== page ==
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Camp Kill Yourself Bio

PLEASE NOTE: Bio taken from cKy Please give them all the credit

On the surface, such disenchantment might suggest that CKY are on the rage rock bandwagon and digging the ride - after all, it's hip to be pissed - and their tremendous credibility in skate circles conjures images of "pop punks with a poo-poo pee-pee mentality." However, these preconceptions dissipate in the first measures of "96 Quite Bitter Beings," the opening track from the band's debut disc, Volume 1. The song's main riff is a scornful, detuned calliope to CKY's circus of discontent; heavy, but sufficiently deficient of the Kornabee tendency to rage without reason. Therein lies CKY's philosophy: eclipse and destroy flaccid, carbon copy entertainment and snore-rock via a unique sound, acute wit, and hardcore work ethic. Resurrect music at its purest and most creative by changing the sound, the perspective, and the landscape - reestablish passion as the priority. But for such revolution to occur, there must be an evolution. Let's moonwalk back a few years...

In 1998, Deron Miller and Jess Margera, as the "neo-technical death metal" band, Foreign Objects, met Ginsburg while recording a CD at local Philly studio, where the producer/guitarist worked. They played a rough demo of what would become "Disengage the Simulator" from Volume 1, and Ginsburg was floored. "Fuck yeah, I'll work with you, because I was so sick of recording crappy punk bands and rap-rock. I knew that they had potential." Motivated by their disdain for the current state of music, the trio got to work, fleshing out some killer riffs and, in short order, Volume 1 was completed. Then things started to happen.

Margera's brother, Bam, a pro skateboarder, had appeared in skateboard manufacturer Toy Machine's popular Jumping Off A Building video, which featured CKY's song, "Genesis12a." Interest in the band's apocalyptic, quirky, neo-progressive rock spiked with the video's popularity, and in 1999, Landspeed Wheels released Landspeed: cKy, a compilation of Bam's comic vignettes and skate segments, which featured CKY's music as the soundtrack. A flood of orders for Volume 1 (and Volume 2, a two-disc collection of outtakes and prank phone calls) ensued, and the band scrambled to keep up with the demand. They had become celebrities in skate circles, landing slots on the 1999 and 2000 VansTM Warped Tour (only to be booted for protesting vendor prices) and acquiring momentum. CKY websites appeared on the Internet like a case of poison ivy, and attendance at shows swelled dramatically. In February, Ryan Bruni, strictly a live bassist, was unceremoniously booted from the band, forcing Ginsburg to assume bass duties for a summer Canadian tour (at least until July Warp 2000, when the band lured bassist Vern Zaborowski into the fold) and a third Bam/CKY film, CKY2K, was released. It was even more successful, attracting MTV, who approached Bam about doing a show for them. That show became the current cult sensation, Jackass, and suddenly, CKY had a video for "96 Quite Bitter Beings" (a.k.a. "The Shopping Cart Song") in rotation on MTV. "We've done things different already," says Ginsburg. "[But] we had a video on MTV with zero record deal. I don't know the last time that happened."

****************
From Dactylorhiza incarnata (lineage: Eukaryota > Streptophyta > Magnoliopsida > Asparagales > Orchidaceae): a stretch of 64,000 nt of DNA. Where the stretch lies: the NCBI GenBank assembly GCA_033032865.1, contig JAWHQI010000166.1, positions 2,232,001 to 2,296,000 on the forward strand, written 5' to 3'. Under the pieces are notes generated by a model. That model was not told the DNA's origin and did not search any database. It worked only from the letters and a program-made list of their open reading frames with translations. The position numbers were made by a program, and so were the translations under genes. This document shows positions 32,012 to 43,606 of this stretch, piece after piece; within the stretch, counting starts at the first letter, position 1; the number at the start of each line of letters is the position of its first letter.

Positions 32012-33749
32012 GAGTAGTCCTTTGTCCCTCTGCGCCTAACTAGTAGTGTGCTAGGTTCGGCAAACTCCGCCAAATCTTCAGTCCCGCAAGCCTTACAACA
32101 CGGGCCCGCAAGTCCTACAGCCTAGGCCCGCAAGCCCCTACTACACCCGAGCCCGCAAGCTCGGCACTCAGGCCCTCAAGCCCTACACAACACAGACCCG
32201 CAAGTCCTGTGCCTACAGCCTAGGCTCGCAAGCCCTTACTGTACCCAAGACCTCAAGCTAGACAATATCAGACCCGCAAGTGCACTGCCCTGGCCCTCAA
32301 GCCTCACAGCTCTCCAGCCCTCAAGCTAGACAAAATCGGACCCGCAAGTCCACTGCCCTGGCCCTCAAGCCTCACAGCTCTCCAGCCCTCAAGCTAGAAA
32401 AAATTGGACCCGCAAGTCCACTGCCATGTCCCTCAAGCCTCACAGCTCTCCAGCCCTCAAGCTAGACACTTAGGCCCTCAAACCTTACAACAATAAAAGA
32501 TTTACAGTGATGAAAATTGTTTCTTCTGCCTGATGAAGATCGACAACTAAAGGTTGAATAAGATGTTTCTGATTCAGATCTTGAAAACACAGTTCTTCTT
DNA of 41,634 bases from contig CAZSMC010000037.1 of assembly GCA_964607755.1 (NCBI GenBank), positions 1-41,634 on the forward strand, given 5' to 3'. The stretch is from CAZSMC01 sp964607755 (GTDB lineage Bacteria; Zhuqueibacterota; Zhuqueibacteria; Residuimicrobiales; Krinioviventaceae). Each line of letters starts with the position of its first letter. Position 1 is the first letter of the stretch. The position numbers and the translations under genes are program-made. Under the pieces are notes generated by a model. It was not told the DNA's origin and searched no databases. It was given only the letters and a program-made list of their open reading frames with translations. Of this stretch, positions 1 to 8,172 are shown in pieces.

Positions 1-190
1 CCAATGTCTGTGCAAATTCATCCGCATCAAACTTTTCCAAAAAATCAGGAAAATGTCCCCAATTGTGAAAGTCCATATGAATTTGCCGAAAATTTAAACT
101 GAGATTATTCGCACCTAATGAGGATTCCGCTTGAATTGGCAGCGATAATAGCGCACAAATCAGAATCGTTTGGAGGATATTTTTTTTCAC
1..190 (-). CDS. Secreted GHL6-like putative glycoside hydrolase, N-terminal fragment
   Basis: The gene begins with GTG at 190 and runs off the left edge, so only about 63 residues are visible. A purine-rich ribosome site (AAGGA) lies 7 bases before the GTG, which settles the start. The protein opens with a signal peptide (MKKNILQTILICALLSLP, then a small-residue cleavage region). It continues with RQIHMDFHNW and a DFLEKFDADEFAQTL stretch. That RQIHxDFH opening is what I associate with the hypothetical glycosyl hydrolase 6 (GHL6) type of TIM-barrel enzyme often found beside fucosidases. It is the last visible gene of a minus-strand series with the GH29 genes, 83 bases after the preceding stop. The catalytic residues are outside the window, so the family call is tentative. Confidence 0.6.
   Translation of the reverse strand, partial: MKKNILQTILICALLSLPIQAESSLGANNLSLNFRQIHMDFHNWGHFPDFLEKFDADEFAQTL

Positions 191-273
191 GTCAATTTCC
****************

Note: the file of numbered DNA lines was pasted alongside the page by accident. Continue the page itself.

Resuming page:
Naturally, with that kind of exposure, it was only a matter of time before CKY was picked up and, in April 2001, they signed with Island Records. First order of business: remaster and re-release Volume 1.

The disc, having already sold 40,000 units on word-of-mouth with little promotion and distribution, throbs with the potential to change the face of rock. The band's synergy and Chad's production talents are manifest throughout, especially on "96 Quite Bitter Beings," the driving, anti-"Must See TV" disco-ditty "The Human Drive In Hi-Fi," the jazzy, atmospheric sorta-ballad "Sara's Mask," and the vitriolic Manson-esque dirge, "Rio Bravo."

"There's a couple little mix things I did with ["Rio Bravo"]," says Chad. "But generally, the bulk of the song is the first rough mix, and the first song we recorded together. When that hit, I knew it was fuckin' the shit, 'cause I just spent a lot of time on it - we all did. I used that song to demo the studio to other bands that I recorded, like, 'dude - check out what our studio sounds like!' And the studio sucked. It's just the record we made that sounded good."

Indeed, it does. It's heavy, melodic, accessible, and above all, original. And there's not a chorus on the record. "Try to get a deal with no choruses, these days," laughs the outspoken Ginsburg, who reveals, though sing-a-long choruses are "for pussies," there will be one or two on CKY's upcoming third album, which the tireless band is already recording at Audio Resources in Honolulu. Ginsburg explains that he, Miller, Zaborowski, and Magera can't help but "always be thinking CKY and doing CKY, so here we are, doing CKY."

And by CKY, they don't mean simply the band. CKY has become a fan-driven movement, with the band as figurehead. "Somebody made a real mistake by putting us in this industry," warns Ginsburg. "We're definitely aware that the kids hate everything that's fuckin' on MTV. They hate it all. There may be some closet kids who are hiding those records but, as far as everything that's happening right now, it's all about to crumble. Everything's being retired. CKY will take over the name of rock and roll and piss on its face, I promise."

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